It may have been ugly at times, in fact it was ugly at times, but yesterday’s game between Ohio State and Iowa was also a thing of beauty.  Two teams, trading punches, neither one having more than a one score lead.  The longest play by either team was 26 yards, Ohio State accomplishing it through the air and Iowa on the ground.  The two teams kept throwing themselves at each other, round after round, answering score for score, play for play, hit for hit.  This was no spread offense, no defense, free for all.  It was a classic Big Ten game.

And now it’s Michigan week.

Thinking Back

November 17, 2010

Two roads diverged in a yellow wood,
And sorry I could not travel both
And be one traveler, long I stood
And looked down one as far as I could
To where it bent in the undergrowth.

Then took the other, as just as fair,
And having perhaps the better claim,
Because it was grassy and wanted wear;
Though as for that the passing there
Had worn them really about the same.

And both that morning equally lay
In leaves no step had trodden black.
Oh, I kept the first for another day!
Yet knowing how way leads on to way,
I doubted if I should ever come back.

I shall be telling this with a sigh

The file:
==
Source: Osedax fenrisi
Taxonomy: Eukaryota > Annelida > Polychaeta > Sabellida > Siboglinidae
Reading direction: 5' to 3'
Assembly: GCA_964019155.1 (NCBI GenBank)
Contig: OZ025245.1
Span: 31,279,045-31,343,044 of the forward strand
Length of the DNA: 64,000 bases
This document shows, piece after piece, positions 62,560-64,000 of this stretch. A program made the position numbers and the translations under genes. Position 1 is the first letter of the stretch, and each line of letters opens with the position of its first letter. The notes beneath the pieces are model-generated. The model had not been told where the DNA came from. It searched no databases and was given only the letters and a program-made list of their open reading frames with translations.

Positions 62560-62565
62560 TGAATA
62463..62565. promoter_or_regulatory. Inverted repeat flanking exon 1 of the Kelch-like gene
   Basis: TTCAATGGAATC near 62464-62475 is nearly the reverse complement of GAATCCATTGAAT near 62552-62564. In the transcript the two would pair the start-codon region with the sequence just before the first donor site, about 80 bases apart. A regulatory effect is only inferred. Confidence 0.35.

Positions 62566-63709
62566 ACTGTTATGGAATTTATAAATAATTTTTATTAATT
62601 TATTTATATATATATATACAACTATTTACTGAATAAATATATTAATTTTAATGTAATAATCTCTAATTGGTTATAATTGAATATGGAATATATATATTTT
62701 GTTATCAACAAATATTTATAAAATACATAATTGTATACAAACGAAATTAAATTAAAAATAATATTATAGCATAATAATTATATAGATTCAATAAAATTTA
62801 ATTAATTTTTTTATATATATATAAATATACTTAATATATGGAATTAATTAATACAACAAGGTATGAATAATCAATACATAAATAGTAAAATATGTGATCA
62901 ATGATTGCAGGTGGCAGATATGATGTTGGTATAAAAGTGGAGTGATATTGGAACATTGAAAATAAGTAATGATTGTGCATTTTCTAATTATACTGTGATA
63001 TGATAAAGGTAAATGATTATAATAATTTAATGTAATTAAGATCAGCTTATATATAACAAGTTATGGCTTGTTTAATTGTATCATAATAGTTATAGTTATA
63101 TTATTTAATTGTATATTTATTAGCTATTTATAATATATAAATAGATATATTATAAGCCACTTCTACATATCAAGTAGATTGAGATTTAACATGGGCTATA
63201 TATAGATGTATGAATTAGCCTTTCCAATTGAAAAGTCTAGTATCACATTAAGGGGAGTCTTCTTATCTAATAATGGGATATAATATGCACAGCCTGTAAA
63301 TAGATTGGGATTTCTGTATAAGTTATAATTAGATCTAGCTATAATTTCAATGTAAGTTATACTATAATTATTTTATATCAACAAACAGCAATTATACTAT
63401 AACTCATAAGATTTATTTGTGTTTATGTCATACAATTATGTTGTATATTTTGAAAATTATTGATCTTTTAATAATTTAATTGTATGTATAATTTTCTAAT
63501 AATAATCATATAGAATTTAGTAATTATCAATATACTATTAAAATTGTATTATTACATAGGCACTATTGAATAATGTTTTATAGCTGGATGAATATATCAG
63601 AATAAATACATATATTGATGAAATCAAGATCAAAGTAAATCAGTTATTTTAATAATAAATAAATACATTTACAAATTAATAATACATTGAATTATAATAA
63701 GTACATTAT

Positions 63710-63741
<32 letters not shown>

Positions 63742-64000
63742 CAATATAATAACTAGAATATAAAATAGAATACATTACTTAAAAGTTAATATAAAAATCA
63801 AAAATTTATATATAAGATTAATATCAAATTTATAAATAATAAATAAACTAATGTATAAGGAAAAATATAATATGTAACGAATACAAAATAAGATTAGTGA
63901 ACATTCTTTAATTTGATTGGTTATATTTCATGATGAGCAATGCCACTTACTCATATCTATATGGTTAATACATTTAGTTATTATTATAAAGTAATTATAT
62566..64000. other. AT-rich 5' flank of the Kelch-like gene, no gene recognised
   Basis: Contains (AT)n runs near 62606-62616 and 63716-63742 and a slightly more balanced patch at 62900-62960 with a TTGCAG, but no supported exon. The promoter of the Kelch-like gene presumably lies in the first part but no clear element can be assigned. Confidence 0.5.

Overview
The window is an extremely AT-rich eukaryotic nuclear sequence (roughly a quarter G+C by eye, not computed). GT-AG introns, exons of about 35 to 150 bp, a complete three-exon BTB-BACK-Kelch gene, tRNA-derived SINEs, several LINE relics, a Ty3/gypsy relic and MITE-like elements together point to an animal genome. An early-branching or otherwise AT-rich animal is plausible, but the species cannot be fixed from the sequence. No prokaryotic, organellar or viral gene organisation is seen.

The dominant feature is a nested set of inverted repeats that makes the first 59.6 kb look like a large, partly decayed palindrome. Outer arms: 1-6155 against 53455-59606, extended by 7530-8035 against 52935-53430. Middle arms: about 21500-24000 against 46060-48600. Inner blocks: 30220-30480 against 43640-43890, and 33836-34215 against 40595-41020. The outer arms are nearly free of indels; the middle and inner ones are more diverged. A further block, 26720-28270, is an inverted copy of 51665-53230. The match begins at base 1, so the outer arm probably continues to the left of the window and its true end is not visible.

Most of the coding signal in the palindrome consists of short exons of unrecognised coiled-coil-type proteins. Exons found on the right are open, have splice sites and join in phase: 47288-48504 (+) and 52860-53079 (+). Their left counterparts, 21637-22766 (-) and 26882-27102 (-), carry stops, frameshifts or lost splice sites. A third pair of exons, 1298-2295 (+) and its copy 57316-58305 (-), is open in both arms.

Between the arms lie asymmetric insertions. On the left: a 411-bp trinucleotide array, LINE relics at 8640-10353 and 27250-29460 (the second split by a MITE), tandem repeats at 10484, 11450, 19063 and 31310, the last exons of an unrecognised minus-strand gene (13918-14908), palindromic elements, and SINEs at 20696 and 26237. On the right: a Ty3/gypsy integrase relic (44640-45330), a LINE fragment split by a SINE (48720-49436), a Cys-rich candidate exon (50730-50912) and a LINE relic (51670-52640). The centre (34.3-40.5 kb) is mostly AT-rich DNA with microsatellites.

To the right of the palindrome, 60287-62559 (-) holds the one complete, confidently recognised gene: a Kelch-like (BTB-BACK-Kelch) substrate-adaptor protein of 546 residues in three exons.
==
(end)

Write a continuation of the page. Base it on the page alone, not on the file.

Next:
Somewhere ages and ages hence:
Two roads diverged in a wood, and I–
I took the one less traveled by,
And that has made all the difference.

— Robert Frost

Four years ago today, former Ohio State assistant and Michigan head football coach Bo Schembechler died.  That means four years ago it was also the eve of #1 Ohio State and #2 Michigan’s titanic game.  The winner would be a lock for the national championship, the loser left wondering what might have been.  The next day, Ohio State would take one path and Michigan another, and for the four years since then, they have continued on these diverging paths.

Thinking back four years ago for myself, I had no inkling I would have the opportunities to live and work in London and Utah.  Or that I would travel all over Europe, and a fair bit of the west.  My interest in photography was still in its infancy.  I was fencing then, but never imagined I would learn to ski or run a half marathon.  Law school was an abstract possibility… someday… maybe.

Band Saves Day

November 14, 2010

The low point was the illegal wedge on a kick return.

I didn’t even know what an illegal wedge was.  I’m still not really sure.  This article about banning it in the NFL helped a little, but still, I’d thought kick offs were the one place the old flying wedge lived on.  Or so I thought.

Ohio State had started great.  The first drive included a bomb that covered half the field in one long ranging arc.  It dropped into the receiver’s hands, inches from the defender.  But that was it for highlights for a long, long time.  With a first down at Penn State’s 11 yard line, the Buckeyes would only net two more yards before kicking a field goal.  Penn State would go on to score twice to take a 14-3 lead, having moved the ball seemingly at will, and where driving late in the second quarter.